4 comments:

Dr. F. said...

Beautifully written tribute, Dan.

Any idea what Chris Jones plans to do to make his new mall something more than the strip mall it replaces?

Having eviscerated the closest thing we have in Burtonsville to a communal gathering place, what does he propose to re-create or perhaps re-invent this in his mall? What made him think that Giant would be a bigger draw than the 'Amish' Market? How many people drive from DC to go to some random suburban Giant? He had lightning in a bottle and he showed them the door. Go figure.

Any plans to make his mall a little more pedestrian-friendly?

And finally, having lured Giant from across the road at Burtonsville Crossing (thereby putting a fork in what was the newer, better, cleaner, classier of the two dueling strip malls), how can Chris Jones not feel a tad guilty about letting his hubris contribute significantly to the decline of Burtonsville?

rb said...

Well written.
Being from Amish country, I looked forward to my twice monthly trips from the southern edge of the county to Burtonsville. I'll probably follow them to Laurel. It isn't that much further..and I'm not about to trek to Upper Marlboro. One neighbor suggested she would boycott anything in the new shopping center. It probably won't have anything to attract distant visitors anyway. However, how many other business will lose business because of the move? I liked the Burtonsville Giant, but I won't go out of my way to go back, or Zimmermans and other shops. Has anyone else tried to find the new location of the post office in Burtonsville? It is certainly well hidden.
I will have to go out of our way to go to Heyser's Farm stand on New Hampshire for the freshest local seasonal fruits and vegetables, particularly peaches, apples and pumpkins. We used to stop there on our way to the Amish Market.
Those of us who made an effort to the go to the Market will probably continue, but without shopping in other stores in Burtonsville.

brentgilroy said...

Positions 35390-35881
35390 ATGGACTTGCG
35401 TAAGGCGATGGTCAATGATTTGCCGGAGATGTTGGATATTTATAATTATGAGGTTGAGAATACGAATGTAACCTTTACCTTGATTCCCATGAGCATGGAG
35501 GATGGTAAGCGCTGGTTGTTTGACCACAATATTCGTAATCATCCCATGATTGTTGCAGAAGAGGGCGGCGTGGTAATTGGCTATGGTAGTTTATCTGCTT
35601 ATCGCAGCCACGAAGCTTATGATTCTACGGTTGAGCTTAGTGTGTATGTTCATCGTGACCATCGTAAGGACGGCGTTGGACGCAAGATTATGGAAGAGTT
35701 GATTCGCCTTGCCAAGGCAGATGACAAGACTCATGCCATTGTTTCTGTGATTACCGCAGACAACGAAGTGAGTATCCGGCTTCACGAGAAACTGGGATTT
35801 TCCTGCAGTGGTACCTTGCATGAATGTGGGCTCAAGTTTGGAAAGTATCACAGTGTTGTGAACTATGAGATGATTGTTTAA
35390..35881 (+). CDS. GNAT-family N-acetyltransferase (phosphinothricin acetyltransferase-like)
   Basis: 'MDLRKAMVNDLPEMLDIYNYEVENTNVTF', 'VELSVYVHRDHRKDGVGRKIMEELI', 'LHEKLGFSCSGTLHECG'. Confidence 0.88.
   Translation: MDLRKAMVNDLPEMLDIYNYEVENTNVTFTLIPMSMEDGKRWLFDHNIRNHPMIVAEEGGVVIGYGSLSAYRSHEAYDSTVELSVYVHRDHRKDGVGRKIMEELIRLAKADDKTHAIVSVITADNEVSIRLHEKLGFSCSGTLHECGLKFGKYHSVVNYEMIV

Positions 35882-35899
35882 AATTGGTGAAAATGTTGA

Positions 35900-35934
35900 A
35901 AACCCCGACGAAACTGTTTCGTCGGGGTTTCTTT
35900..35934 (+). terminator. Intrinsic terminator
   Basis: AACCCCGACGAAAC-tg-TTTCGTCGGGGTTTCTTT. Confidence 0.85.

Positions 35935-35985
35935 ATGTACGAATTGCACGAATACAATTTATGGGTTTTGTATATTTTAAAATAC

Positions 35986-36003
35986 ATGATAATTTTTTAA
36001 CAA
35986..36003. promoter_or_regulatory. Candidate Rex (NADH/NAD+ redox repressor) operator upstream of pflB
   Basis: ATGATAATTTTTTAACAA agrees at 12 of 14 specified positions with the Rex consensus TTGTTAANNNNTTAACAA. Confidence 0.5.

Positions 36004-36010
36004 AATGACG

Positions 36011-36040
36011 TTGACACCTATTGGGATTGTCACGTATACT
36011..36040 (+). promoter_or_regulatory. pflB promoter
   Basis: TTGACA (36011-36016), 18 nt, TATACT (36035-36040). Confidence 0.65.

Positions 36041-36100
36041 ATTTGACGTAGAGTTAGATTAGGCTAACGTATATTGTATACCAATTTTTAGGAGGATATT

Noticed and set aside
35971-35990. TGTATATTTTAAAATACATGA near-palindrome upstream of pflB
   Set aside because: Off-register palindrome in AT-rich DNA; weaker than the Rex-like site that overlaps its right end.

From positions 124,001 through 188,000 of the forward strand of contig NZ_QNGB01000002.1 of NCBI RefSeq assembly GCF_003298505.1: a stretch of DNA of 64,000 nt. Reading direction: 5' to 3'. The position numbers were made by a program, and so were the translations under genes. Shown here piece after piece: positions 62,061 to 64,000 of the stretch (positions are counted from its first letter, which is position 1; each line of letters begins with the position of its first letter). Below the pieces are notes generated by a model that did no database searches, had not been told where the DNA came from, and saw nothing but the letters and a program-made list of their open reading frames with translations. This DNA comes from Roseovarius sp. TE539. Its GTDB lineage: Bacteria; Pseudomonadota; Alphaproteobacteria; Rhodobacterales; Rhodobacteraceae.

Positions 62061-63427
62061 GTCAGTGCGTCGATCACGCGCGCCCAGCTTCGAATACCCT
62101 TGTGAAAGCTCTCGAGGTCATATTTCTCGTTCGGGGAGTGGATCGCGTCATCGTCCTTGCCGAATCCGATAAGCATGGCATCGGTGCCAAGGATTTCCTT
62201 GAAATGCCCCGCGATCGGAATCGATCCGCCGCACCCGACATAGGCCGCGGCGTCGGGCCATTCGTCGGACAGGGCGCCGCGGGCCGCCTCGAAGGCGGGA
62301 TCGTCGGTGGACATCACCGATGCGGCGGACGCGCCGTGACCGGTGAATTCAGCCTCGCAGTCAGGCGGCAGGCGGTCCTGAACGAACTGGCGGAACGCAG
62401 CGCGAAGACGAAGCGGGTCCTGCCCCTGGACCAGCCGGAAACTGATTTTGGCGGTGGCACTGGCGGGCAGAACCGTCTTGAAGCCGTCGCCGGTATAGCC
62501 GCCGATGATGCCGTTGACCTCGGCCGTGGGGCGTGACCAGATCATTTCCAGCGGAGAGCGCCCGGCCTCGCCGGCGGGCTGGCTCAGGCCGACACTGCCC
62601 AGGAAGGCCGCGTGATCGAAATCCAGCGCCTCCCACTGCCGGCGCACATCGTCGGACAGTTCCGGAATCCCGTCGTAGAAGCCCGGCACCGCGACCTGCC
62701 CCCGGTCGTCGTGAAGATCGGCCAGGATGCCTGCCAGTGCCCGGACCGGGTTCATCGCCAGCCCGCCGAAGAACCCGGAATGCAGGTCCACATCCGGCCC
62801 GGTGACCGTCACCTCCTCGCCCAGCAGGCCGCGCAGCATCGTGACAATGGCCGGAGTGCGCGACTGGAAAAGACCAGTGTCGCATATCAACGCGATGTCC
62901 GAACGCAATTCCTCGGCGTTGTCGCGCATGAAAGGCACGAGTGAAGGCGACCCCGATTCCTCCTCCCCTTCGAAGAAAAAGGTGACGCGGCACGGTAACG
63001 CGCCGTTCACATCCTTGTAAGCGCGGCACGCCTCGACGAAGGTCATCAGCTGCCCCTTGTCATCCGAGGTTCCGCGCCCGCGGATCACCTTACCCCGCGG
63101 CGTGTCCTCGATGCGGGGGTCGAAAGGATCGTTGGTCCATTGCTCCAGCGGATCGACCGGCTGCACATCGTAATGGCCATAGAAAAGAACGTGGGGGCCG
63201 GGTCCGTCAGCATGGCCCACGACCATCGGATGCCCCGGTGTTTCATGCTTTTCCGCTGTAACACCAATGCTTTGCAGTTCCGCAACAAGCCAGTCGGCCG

I miss the stuffed pork chops. And those corn puff snack thingies. And the pies.

Thomas Hardman said...

As for the Amish, I suspect they will get a huge amount of business from the Maryland City crew, especially from any of the government and military types that get some time off of the reservation and are looking for a taste of the countryside.

For me, the big draw is mostly the Amish themselves, but then again, that might be moreso for the fact that they're mostly non-resident commuters from the vicinity of the town where my mother was born, and aren't all caught up in the weirdness that afflicts the world of "the English" in general and MoCo in particular. The general cheerfulness of the counter gals always put me in good spirits and seemed to have the same effect on everyone else.

Also, Beiler's Meats had one of the best and widest selections of sausages and sausagey type stuff around. I have to point out that for many German-Americans, Scrapple is genuine Soul Food and we feel about it the same way that Hawai'ians feel about Spam. You can't eat it every day because your arteries will clog, but sometimes you just have to have some and will go to extremes for it.

Also, the carry-out from the sit-down place back by Yoder's had the best potato salad ever.

But what will Burtonsville do, now? There's no "there" there any more, not really.